On 8 March, THL confirmed four new cases of novel coronavirus, bringing the total number of infections to 23.[22]

On 9 March, 10 more cases were reported, of which 3 in Helsinki and 7 in other regions, increasing the number of infections to 33.[23]

On 11 March, 19 new cases were reported, including 10 in Uusimaa region, three in Pirkanmaa, one in Central Finland, one in Tavastia Proper in Forssa, one in South Karelia, one in South Ostrobothnia and one in Southwest Finland.[24]

On 12 March, 50 new cases were reported. An employee at the Helsinki-Uusimaa Hospital district (HUS) has tested positive for novel coronavirus.[25]

On 13 March, according to THL, Finland became close to the epidemic threshold as the total confirmed cases increased to 156.[26] Several regions in Finland start to limit laboratory testing of suspected coronavirus cases based on importance criteria.[27] THL instructs the public not to contact health care providers and stay at home for mild symptoms.[28]

On 15 March, The Helsinki and Uusimaa hospital district (HUS) decided people returning to Finland from trips abroad will not necessarily be tested for novel coronavirus.[29]

On 16 March, the Finnish Government, jointly with the President of Finland, declared a state of emergency due to COVID-19.[30] 272 laboratory-confirmed cases caused by COVID-19 had been diagnosed in Finland by 16 March 2020 at 2 pm.[31] The head of THL, Markku Tervahauta, told MTV3 that the actual number of COVID-19 cases might be 20—30 times higher than what had been confirmed by testing, due to the fact that testing was limited to risk groups, the severely ill, and healthcare workers.[32]

On 16 March, the Government also announced they had decided to take the following measures by issuing a decree on implementing the Emergency Powers Act. The measures will be in place until 13 April, after approval by the Parliament of Finland:[33][34][35]

  • All schools will be closed, not including early education.
  • Most government-run public facilities (theatres, libraries, museums etc.) will be shut down.
  • Critical personnel will be exempted from the Working Hours Act and Annual Holidays Act, both in the private and public sector.
  • At most 10 people can participate in a public meeting, and people over the age of 70 should avoid human contact if possible.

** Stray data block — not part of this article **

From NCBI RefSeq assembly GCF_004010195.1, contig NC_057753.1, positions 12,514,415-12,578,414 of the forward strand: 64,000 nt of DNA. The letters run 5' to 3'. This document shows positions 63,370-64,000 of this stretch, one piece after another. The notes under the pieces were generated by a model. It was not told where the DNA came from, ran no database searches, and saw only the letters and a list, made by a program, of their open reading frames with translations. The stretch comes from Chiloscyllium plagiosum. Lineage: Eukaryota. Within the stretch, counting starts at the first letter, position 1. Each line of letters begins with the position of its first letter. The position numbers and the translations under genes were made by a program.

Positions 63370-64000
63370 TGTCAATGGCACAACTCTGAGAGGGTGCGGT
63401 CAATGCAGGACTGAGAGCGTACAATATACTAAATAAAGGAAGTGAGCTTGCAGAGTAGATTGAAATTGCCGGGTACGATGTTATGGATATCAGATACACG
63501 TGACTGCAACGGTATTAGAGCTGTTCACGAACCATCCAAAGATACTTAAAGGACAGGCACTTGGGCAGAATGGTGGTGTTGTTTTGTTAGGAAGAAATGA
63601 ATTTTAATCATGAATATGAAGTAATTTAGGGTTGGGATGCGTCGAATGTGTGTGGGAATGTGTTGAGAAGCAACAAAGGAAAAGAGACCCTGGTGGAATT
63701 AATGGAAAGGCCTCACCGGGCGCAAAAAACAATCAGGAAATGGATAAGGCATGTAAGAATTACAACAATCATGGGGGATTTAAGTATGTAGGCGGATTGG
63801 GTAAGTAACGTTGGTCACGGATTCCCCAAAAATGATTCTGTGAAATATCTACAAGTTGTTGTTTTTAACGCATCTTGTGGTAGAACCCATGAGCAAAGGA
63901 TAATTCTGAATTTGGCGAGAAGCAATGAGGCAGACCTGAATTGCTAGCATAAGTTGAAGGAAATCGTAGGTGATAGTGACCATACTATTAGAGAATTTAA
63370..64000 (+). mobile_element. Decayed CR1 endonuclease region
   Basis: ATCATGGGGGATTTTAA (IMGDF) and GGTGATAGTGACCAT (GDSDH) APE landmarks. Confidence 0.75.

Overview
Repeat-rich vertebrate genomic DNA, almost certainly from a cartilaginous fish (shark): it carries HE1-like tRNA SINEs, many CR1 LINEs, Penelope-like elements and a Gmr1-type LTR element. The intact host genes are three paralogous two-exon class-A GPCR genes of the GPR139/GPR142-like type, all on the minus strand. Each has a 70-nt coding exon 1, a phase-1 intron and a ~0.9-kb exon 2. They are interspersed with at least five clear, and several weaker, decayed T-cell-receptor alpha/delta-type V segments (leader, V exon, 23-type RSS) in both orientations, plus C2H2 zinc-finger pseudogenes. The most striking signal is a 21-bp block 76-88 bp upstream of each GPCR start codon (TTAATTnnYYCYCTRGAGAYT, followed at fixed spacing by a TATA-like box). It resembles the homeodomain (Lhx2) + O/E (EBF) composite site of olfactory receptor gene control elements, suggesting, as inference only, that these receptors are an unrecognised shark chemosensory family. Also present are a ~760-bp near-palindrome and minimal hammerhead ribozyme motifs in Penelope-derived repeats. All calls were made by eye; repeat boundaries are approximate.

• Outsiders are forbidden from entering healthcare facilities and hospitals, excluding relatives of critically ill people and children.
  • The capacity of social and healthcare will be increased in the private and public sector, while less critical activity will be decreased.
  • Preparations for the shutdown of borders will start, and citizens or permanent residents returning to Finland will be placed under a 2-week quarantine.

THL considers the figure given by the Finnish Infectious Diseases Register as the official figure, and on 19 March, 304 of the confirmed cases had been reported to the register.[36][31] The following day, approximately 450 cases had been confirmed in the country.[37] The highest number of cases have been identified in the Helsinki and Uusimaa hospital district in southern Finland.

One of the border checkpoints at regional road 167 in Myrskylä, one day after Parliament voted to close the borders of Uusimaa region.

The first death, an elderly individual who lived in the Helsinki and Uusimaa hospital district, who had died a day earlier, was reported on 21 March.[38]

On 23 March, it was reported that former president Martti Ahtisaari had contracted the disease. His wife the former first lady, Eeva Ahtisaari, was confirmed to have the disease on Saturday 21 March.[39]

On 27 March the Parliament voted unanimously to close the borders of the Uusimaa region, which has the most confirmed cases, in hopes of slowing down the epidemic in the rest of the country. The restriction came into force the following midnight. Uusimaa has 1.7 million inhabitants, nearly one third of Finland's total population, and contains the capital city Helsinki. Travel to and from Uusimaa is prohibited without a valid reason and several hundred police officers are enforcing the restriction with the assistance of the Finnish Defence Forces.[40]

Response by sector

Government response

Prime Minister Sanna Marin, alongside other representatives of the Finnish Government, declared a state of emergency in the nation on 16 March 2020.